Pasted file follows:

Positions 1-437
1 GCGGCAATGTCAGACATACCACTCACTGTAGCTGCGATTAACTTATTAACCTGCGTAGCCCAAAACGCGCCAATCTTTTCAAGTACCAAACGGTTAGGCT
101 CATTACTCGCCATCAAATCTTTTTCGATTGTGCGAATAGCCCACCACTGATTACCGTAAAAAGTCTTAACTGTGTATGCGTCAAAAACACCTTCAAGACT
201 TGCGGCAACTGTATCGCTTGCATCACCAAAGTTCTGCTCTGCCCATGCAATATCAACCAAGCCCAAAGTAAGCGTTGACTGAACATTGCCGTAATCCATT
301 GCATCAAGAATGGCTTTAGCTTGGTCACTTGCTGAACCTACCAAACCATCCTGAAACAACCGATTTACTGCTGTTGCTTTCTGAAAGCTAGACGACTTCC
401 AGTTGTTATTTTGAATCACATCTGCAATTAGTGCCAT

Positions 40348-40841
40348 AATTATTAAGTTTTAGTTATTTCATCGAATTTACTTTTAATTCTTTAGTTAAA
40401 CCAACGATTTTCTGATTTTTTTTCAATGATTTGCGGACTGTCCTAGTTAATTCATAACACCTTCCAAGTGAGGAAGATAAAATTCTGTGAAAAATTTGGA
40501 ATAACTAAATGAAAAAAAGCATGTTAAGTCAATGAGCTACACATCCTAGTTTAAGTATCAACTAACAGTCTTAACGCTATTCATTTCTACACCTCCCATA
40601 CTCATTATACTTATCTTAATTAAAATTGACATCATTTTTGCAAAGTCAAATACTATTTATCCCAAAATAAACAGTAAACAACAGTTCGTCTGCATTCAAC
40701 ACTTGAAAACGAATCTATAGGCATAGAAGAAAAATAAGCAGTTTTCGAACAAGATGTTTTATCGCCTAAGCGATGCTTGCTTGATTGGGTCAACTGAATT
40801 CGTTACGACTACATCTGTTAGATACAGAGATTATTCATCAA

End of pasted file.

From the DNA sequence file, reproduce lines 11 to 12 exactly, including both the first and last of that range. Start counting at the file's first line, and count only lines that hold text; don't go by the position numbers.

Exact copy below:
40601 CTCATTATACTTATCTTAATTAAAATTGACATCATTTTTGCAAAGTCAAATACTATTTATCCCAAAATAAACAGTAAACAACAGTTCGTCTGCATTCAAC
40701 ACTTGAAAACGAATCTATAGGCATAGAAGAAAAATAAGCAGTTTTCGAACAAGATGTTTTATCGCCTAAGCGATGCTTGCTTGATTGGGTCAACTGAATT